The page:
Seventh Moon (2008)

Director: Eduardo Sanchez

Writer: Eduardo Sanchez, Jamie Nash (Screenplay)

Starring: Amy Smart, Tim Chiou, Dennis Chan


Plot: Melissa and Yul, Americans honeymooning in China, come across the exotic ‘Hungry Ghost’ festival. When night falls, the couple end up in a remote village, and soon realize the legend is all too real. Plunged into an ancient custom they cannot comprehend, the couple must find a way to survive the night of the Seventh Moon.


Runtime: 1 Hour 27 Minutes


There may be spoilers the rest of the review


Verdict: Camerawork Ruins the Film


Story: Seventh Moon starts as newlywed Melissa (Smart) and Yul (Chiou) are travelling around China for their honeymoon, we get the montage to show the best bits, before they take a trip with their trust guide Ping (Chan) who leaves them in the middle of nowhere in the middle of the night.

Getting concerned the two investigate only to learn not everything is as it seems and now they must battle to survive against the locals and their spirits that are visiting on the Seventh Moon,


Thoughts on Seventh Moon


Characters – We know horror movies don’t get the best character development and this movie shows why, we have American Melissa who would rather be swimming with dolphins than going to China the homeland of her husband, she is stronger when it comes to surviving horror, forcing her husband to do the manly thing. Yul is the Chinese American that married Melissa and is heading to his homeland for their honeymoon, she doesn’t speak fluent which shows during the non-English moments and needs to be pushed to do the right thing.

PerformancesDoes any remember when Amy Smart was shine in the teenage romantic comedies over the turn of the century, Road Trip and later Just Friends? Well this is where she ended up doing horrors which doesn’t involve too much actual acting. Tim Chiou doesn’t give the best of performances, again this is down to the material and awful camerawork.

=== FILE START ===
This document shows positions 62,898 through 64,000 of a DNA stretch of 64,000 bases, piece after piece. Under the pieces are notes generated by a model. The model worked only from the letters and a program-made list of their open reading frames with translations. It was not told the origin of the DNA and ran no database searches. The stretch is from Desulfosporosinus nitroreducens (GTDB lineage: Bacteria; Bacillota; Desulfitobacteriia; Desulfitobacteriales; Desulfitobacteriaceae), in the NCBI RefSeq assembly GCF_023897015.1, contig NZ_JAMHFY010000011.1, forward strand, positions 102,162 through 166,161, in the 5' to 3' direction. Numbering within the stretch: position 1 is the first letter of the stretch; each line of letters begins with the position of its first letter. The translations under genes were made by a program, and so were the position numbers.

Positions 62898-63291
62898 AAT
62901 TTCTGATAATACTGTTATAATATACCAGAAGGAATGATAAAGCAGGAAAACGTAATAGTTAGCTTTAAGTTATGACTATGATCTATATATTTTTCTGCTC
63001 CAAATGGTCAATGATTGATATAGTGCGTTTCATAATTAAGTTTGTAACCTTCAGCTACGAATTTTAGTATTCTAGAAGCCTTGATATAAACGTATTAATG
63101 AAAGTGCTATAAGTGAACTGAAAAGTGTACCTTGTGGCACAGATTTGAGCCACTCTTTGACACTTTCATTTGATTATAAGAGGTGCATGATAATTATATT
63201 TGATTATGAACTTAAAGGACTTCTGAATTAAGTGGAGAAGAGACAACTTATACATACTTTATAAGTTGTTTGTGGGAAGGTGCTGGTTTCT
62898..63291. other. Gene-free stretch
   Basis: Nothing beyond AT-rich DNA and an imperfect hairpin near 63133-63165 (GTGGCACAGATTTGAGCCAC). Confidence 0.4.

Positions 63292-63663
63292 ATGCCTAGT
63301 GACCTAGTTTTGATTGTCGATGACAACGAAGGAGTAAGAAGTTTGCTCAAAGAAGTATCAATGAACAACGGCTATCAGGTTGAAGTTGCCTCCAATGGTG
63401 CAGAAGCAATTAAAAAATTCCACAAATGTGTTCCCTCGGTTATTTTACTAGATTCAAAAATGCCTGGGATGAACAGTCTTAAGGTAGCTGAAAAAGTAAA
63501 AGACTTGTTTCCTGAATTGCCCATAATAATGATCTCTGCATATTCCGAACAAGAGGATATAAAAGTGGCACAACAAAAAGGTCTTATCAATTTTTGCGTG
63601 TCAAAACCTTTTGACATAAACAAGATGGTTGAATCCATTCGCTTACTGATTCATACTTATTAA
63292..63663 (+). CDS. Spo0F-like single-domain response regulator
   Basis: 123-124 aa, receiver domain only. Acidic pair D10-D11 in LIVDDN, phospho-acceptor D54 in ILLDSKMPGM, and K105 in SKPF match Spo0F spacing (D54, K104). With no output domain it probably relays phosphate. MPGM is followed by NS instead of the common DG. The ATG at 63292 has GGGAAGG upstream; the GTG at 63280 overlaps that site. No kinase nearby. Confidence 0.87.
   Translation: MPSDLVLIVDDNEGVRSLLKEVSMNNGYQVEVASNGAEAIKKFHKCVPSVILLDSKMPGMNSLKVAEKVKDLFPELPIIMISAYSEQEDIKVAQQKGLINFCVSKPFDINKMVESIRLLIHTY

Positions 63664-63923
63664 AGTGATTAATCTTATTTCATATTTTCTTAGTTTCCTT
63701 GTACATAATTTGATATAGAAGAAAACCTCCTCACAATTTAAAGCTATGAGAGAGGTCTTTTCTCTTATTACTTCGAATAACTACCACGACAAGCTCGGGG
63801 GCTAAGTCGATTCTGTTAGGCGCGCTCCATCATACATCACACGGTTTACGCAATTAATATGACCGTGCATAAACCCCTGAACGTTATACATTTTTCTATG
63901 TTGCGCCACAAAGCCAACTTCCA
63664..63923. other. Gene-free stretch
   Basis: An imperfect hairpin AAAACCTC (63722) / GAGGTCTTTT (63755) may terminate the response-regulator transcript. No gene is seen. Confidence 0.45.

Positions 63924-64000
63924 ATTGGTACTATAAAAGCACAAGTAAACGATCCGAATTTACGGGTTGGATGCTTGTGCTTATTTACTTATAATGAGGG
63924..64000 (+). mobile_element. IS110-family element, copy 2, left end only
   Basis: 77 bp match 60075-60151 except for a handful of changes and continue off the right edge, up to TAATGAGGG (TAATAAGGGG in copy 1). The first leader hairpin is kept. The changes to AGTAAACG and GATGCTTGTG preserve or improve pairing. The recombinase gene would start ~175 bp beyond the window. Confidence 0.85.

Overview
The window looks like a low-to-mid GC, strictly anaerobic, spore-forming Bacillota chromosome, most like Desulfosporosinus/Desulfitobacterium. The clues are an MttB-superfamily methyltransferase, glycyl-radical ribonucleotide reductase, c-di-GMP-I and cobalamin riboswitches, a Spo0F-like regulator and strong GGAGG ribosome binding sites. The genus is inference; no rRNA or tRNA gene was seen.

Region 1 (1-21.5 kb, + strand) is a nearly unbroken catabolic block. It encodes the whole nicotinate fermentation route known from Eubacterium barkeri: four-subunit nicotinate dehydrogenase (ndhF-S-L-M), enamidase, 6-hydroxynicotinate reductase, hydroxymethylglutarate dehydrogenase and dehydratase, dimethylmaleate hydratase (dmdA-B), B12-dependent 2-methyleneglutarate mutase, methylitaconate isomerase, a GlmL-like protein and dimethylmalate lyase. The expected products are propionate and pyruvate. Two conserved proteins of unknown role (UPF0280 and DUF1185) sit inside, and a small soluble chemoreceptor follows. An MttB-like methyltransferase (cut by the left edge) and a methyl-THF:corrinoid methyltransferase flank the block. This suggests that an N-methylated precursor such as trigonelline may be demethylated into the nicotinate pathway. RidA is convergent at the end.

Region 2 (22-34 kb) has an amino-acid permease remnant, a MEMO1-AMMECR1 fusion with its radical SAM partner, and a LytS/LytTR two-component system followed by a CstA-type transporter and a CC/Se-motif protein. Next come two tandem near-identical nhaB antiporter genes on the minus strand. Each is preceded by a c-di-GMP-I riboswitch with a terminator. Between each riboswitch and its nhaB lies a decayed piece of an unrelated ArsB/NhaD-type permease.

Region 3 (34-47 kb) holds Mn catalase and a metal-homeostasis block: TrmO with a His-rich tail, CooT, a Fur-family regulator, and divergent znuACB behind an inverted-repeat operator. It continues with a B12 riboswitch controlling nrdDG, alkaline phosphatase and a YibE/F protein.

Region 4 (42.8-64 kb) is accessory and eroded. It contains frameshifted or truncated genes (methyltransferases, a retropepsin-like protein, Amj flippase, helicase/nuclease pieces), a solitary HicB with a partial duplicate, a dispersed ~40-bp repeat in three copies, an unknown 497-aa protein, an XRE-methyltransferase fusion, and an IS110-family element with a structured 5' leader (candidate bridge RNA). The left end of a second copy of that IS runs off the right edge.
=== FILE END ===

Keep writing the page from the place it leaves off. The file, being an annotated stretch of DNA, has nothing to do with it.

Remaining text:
StoryThe story wants to be something a lot bigger than what we got, in reality it is American tourist not understand culture and getting caught in the middle of a ritual they don’t understand, mostly running around the woods/forest screaming and hiding. When we watch horror, we don’t always need the best stories, granted but we do at least need something to care about, characters to root for an enemy we might understand. This gives us none of this and ends up feeling flat and boring throughout.

Horror/ThrillerThe horror in this film comes from what is in the woods/forest, it uses the myth of the Seventh Moon to say spirits will come out looking for fresh blood and these creatures are what we must see our character hide and fight against.

SettingsThe setting is the woods or forest, this is fine and works for the idea in the movie, we know that small communities will have different beliefs and while the settings are not used in the most terrifying way they suit the film we are watching.